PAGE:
Joseph Hornett, Senior Vice President, Treasurer, and Chief Operating Officer of Purdue Research Foundation tells us there are at least 200 student internship opportunities at Purdue Research Park. We encourage our students to take advantage of these great Purdue relationships. Thank you, Joe, for your continued outstanding leadership.

Meeting Global Challenges

The third goal in our Strategic Plan is Meeting Global Challenges. Many of our faculty are conducting research in concert with universities and colleagues around the world. We also offer students study abroad programs in every continent on the globe. Purdue offers more than 200 overseas opportunities.  And with nearly 6,000 students from more than 125 countries attending Purdue, we have the second highest international enrollment among public universities.

We are so pleased that Arden Bement will be returning to Purdue as the inaugural director of the new Global Policy Research Institute, designed by Purdue faculty this past year. The college of engineering held his appointment for 9 years while he served in Washington, first as director of NIST, then as director of the National Science Foundation. Dr. Bement will be joining us on June 1 for two years. During that time he will help conduct a national search for a permanent director, as well as help leverage the reputation of our faculty to attract new financial resources and large global partnerships for the Institute.

Few other policy institutes can make the vital connection between science and society from a solid foundation in the STEM and agriculture disciplines. I just returned from the AAAS meeting in San Diego. The theme of that meeting was Science Bridging Social Issues, and that coincidentally is the theme of our new Policy Institute. Even fewer institutes can make this bridge on a global scale. Such connections are vital at a time when the rapid advances in science, engineering and technology have the power to change the world… instantly.

Looking Ahead

As we look ahead, we will find more ways to connect our unique strengths with strategic opportunities.

We have already identified new areas for academic enrichment with the realignment of our existing colleges to create the College of Health and Human Sciences. Congratulations to Provost Randy Woodson and all the college deans and department heads and faculty involved in this visionary achievement. This new combination of disciplines will focus on the health, behavior, and quality of life of people. We expect the College of Health and Human Sciences to be highly attractive for potential students who envision a career path in these disciplines.

The new Student Fitness and Wellness Center has been given a "go" and construction is scheduled to begin in May or June of this year. This was a student-led initiative and they did an outstanding job putting the proposal together and gaining the necessary approvals.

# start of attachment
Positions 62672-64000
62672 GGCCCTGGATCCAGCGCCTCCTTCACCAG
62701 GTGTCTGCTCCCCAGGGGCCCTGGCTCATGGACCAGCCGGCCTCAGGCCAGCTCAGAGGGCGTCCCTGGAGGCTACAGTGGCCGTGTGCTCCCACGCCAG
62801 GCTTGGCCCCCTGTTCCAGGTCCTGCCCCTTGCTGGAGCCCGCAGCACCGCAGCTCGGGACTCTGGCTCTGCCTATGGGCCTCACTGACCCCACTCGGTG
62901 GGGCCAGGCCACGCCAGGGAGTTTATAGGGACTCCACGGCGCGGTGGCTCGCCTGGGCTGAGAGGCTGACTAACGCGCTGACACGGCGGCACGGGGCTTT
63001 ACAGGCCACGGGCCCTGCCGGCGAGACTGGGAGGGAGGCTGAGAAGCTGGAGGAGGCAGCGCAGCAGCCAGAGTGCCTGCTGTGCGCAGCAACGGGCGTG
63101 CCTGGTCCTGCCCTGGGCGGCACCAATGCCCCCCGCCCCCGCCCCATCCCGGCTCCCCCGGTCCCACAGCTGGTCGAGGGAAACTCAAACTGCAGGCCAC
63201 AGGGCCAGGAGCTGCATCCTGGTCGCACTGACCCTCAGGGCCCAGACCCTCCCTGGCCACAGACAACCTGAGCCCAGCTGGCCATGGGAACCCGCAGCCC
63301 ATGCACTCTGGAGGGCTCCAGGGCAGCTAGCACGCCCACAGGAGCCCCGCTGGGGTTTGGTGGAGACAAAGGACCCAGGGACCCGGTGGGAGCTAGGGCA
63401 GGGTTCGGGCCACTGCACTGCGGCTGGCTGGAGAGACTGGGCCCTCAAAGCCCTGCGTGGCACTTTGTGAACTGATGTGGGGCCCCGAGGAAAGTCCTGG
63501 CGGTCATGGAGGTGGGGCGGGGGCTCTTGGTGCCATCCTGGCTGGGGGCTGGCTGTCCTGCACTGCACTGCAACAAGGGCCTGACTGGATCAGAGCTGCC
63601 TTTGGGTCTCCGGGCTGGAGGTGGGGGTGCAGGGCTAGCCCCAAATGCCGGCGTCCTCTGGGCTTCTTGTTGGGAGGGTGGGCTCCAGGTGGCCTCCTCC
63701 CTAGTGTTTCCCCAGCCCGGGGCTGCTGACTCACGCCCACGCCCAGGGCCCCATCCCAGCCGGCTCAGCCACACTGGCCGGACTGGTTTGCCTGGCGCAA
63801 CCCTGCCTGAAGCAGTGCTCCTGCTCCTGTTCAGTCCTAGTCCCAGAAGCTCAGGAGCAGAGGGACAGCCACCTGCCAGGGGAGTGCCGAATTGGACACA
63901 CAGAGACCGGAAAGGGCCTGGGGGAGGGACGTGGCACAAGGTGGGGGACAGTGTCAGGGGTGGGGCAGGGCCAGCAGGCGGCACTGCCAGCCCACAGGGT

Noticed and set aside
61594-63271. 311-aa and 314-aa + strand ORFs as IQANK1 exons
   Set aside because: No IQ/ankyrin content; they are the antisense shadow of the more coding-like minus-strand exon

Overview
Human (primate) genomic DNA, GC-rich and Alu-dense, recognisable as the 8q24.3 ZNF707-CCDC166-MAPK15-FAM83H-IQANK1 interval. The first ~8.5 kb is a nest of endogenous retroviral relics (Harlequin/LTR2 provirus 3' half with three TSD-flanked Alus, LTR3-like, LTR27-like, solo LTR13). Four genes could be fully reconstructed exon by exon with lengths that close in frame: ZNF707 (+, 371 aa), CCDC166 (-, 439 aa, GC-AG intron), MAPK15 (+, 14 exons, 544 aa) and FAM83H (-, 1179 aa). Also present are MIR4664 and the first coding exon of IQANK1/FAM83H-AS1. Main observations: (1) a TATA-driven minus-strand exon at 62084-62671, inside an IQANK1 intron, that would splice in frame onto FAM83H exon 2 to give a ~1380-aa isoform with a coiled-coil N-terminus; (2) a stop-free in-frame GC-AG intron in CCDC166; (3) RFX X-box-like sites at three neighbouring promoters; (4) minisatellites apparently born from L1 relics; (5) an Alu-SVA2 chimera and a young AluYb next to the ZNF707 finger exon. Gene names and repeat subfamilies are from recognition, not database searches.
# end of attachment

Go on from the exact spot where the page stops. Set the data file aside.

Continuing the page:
Our students are now in the early stages of proposing a Center for Student Excellence and Leadership. This "one-stop shop" was proposed in the strategic plan. It will provide students with tutoring services, student meeting rooms, a business center, and a  place to develop leadership skills.

Thanks go to Student Government President Adam Kline, Student Trustee Tyler Teykl and so many of the leaders who have emerged from the student body to make these student-led initiatives come to life.

Students, faculty, staff and administrators...you have accomplished many things to be proud of this past year. You are on your way to creating many more. Thank you for stepping up to the challenge. A special thanks goes to Tim Sands, who has stepped up to becoming Provost.

All of us will work together to ensure that Purdue remains a vibrant nationally recognized institution.

I'd like to take a moment, on behalf of the Purdue community and our Trustees, to thank the Governor, our legislators and the Commission on Higher Education, for believing in Purdue, recognizing its contribution to our great State, and supporting our goals.

And I'd like to acknowledge that in a few minutes my partner in advocating for the Indiana Innovation Alliance, President Michael McRobbie, will be giving the IU State of the University address. Good luck, Michael -- thanks for your leadership!

As we go forward, our researchers will continue to make discoveries that inspire, and innovations that save lives halfway around the world. Our alumni will continue to invest in Purdue's success, as they have generously done for so long. Our community will continue to be proud partners with us. And our talented students will continue to attend classes taught by our outstanding faculty.

Our athletes will continue to win!  I'm wearing my Big Ten tournament championship pendant from last season, and I'm hoping this season will bring more of that success!

We are all Boilermakers -- students, staff, faculty, administrators, alumni and friends of Purdue.

It's nearly time for March madness, so Go Boilers -- and Hail Purdue!